We have 100 blankets. Okay, not really, I’m exaggerating to make a point. We actually have 33 if you combine blankets and comforters into 1 category (yes I counted). Still way more than we need or can use. They aren’t all coming with us to our forever home. Granted about 10 of these are for our 5th wheel camper, but still. We don’t need over 30 blankets.
When we moved to AZ from AR I had about 10 scarves. Guess how many times I’ve worn a scarf since? Not 10. Maybe once when we were on vacation to Chicago 3 years ago. I had lots of cold weather gear when we moved. I’ve been slowly purging these down to 1 tote full. I’d toss it all but we actually do camp and visit our family out-of-state both of which means cooler weather. Also, the longer you live in Arizona the colder you become when its 60 degrees out.
11) Things You Haven’t Used in the Past Year
If you haven’t used it in a year, you probably don’t need it. This might include: appliances like that waffle maker that’s still in the box, that special face cream you got to fight wrinkles and now you have more wrinkles and a still full bottle of face cream but it stinks so you don’t use it, shoes you NEVER wear. Walk around the house and look in drawers and cabinets that hardly get opened, you might be surprised at the things you’ve forgotten you own. If you forgot about it, purge it!
12) Items That Don’t Bring You Joy
I actually own Marie Kondo’s book The Art of Tidying Up. It’s a great read and has a lot of useful advice. It wasn’t 100% applicable to me but I do encourage those trying to downsize or purge to give it a read. I really like her philosophy that everything should have a place. Now if only I could get my kids and husband to read her book…
Please comment with items I’ve forgotten so I can purge them before we move!
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Even if its 2, 5, or even 10 years down the road
*This post contains affiliate links. If you choose to purchase items from the links I’ll get a small commission at no extra charge to you*
Our frugal beginnings
In 2013 I had just graduated with a master’s degree, I had less than $1,000 to my name and I was 7k in debt with student loans. My husband (boyfriend at the time) and I decided to move across the country from Arkansas, where I was born and raised, to the wild west of Arizona. The reason of the move was simple, he needed to be closer to his daughters from his previous marriage and I was ready for an adventure and new beginnings.
We started out by renting a 900 sq. ft. apartment. We weren’t sure where we wanted to live, if this relationship would even work out, and didn’t have the means to fly out more than once to look for houses so for the time being it made sense. It was 2 bedrooms and 2 baths. However, 1 bedroom we used entirely as a storage room. So I often joke we actually only lived in a 700 sq. ft. apartment with a large storage room attached.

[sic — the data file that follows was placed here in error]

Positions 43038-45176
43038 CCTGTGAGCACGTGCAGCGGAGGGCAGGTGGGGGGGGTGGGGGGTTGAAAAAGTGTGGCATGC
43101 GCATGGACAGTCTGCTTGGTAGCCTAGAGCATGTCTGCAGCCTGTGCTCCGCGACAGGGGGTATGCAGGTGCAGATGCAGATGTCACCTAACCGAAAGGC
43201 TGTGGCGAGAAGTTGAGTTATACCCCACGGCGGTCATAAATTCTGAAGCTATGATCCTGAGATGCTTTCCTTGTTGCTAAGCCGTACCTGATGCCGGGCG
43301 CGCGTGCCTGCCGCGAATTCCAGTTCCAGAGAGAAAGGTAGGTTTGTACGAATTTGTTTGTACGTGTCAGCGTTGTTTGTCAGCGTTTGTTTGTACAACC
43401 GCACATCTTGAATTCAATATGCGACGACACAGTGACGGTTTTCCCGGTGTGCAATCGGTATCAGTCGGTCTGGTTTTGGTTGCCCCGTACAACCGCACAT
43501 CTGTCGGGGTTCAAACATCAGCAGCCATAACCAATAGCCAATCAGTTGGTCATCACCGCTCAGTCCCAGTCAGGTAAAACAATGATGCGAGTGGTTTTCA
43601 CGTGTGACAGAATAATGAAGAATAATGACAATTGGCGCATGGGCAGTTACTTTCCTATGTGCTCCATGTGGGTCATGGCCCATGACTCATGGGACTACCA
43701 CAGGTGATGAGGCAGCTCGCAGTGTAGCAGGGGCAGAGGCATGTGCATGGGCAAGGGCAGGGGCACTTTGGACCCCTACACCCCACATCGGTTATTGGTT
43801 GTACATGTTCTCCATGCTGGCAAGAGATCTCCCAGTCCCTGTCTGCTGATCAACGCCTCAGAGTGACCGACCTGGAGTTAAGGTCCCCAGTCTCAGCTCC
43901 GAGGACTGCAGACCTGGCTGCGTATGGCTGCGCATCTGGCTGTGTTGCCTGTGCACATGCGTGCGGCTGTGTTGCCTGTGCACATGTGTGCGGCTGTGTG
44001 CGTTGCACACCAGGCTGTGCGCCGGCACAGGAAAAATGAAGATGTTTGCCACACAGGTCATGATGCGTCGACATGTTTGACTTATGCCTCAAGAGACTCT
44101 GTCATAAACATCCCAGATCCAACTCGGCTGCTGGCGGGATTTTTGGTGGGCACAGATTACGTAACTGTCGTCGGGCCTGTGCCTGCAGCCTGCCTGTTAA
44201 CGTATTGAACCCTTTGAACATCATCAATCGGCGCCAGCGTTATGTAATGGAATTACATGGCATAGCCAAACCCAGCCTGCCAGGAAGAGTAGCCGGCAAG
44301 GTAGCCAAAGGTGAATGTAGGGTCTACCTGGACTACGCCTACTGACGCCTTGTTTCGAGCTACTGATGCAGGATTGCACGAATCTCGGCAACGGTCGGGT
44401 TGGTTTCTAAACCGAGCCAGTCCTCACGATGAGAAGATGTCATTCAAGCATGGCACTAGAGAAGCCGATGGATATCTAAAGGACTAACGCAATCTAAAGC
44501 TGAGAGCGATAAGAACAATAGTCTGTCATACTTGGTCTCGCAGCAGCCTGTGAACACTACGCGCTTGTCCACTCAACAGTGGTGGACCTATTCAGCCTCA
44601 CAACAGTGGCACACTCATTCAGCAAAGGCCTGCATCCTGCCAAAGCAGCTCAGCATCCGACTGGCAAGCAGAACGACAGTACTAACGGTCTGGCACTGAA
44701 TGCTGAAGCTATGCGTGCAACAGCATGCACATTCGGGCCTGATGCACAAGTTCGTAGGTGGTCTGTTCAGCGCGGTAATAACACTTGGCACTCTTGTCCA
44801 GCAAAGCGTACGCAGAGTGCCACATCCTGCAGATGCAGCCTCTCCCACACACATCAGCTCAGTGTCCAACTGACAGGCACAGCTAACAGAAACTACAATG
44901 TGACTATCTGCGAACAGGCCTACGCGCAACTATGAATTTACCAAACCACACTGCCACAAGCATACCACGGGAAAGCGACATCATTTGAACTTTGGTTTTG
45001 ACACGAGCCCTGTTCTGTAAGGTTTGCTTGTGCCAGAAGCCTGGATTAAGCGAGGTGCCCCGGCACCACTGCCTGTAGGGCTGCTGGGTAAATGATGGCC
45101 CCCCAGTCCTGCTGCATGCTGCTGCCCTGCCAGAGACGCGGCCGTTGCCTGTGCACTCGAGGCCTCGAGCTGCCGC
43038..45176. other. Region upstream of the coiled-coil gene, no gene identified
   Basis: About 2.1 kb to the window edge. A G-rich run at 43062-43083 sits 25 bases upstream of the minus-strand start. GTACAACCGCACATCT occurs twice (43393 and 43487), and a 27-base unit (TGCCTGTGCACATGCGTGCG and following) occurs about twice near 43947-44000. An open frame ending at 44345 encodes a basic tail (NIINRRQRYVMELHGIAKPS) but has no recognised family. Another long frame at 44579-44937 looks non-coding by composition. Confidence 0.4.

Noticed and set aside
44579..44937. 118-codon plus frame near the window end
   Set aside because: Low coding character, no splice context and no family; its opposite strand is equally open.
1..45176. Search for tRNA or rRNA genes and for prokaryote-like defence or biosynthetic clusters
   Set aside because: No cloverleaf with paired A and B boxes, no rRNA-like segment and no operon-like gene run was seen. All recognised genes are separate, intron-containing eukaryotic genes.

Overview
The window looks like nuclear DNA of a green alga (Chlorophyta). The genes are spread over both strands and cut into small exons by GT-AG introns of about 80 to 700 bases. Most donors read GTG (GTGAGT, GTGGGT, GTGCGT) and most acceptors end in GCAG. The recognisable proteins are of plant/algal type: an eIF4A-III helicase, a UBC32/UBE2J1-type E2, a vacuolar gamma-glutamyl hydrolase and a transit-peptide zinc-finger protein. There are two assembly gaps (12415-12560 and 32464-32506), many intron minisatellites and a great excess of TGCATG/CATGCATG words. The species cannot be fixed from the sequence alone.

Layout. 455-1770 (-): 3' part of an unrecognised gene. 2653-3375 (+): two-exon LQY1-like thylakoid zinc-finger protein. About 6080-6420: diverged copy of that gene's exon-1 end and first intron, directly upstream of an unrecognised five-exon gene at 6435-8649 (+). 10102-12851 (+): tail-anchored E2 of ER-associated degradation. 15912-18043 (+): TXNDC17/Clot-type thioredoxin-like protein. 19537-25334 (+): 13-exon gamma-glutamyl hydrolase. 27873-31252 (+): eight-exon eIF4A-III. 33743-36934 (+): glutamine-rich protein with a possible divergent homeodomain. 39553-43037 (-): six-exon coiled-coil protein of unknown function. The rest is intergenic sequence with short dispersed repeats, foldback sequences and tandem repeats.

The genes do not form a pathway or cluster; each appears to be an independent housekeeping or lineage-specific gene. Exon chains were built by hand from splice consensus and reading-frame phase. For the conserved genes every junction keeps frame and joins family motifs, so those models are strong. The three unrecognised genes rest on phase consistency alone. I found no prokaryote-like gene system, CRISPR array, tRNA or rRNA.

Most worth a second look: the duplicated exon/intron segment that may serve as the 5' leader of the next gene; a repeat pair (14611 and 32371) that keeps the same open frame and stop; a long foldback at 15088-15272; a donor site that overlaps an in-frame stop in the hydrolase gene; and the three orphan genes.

Our first home together:700 sq ft of living space
We didn’t want to pay to rent a separate storage building because we were saving money and knew we would only live there for a relatively short period of time.
I had a job offer and plans to start work about 6 weeks after our move. The Hubs (BF at the time) didn’t find a job until the following January, making a whopping $13 per hour as a paramedic (I could go on a rant about how underpaid emergency responders are but that’s not our purpose here). He had had a house in Arkansas that he sold before we moved and I had shared a rental with my sister. We wanted to save as much of the money he made off his house as possible for a down payment on our first home together. He paid for our moving expenses and our first 2 months of rent. Then I became his “sugar momma” for the next year and a half – $20 dollars an hour is a lot compared to $13!
Our combined gross income was $70,000/year our first 2 years in AZ. Yet we were still able to save over $10,000 in our first 18 months and I paid off my 7k student loans in the first 9 months of starting work. How is that possible? Glad you asked. Here are 11 ways we saved:
1. Skip the storage unit
We made do with basically a 1 bedroom apartment because it was cheaper to rent a 2 bedroom for $650/month and use 1 room as storage than to rent a 1 bedroom for $575/month and also rent a storage unit. We could have also sold items before we moved to make a little extra cash and save space but we didn’t know what all we would need in a home and knew we wouldn’t be making enough money to buy new furniture any time soon. However, for many people it makes sense to just get rid of their junk!
We didn’t use much of the items in storage for a whole year – if you haven’t used something in that long, it makes you think twice if you really need it or not! So we ended up purging about half of that storage room when we bought our starter home.
My parents have rented a storage unit for as long as I can remember. With all the money they have spent on storing items they could have bought all the items brand new and still had money leftover. Wasting hundreds of dollars a year on storing items you may never use again or won’t be using within the next few years is just throwing your money away. Skip the storage unit and only keep items you need. Already have a storage unit? Sell items you don’t need and put that money towards saving for your dreams.
2. Stop eating out so much
It’s way cheaper to eat at home. I had a $75/week grocery budget for our first year. I’m a dietitian – we eat healthy. It’s doable on a small budget. We limited eating out to twice a month and even then – we were choosy about where we went and skipped drinks, appetizers, and desserts. This also meant not buying snacks/drinks at gas stations or drive-thrus during the week, skipping the $5 coffees, and putting items back at the grocery store that weren’t on sale that week. All it takes is a little planing ahead. Search pinterest and you can even find pre-made meal plans at whatever your current budget is and for your family size.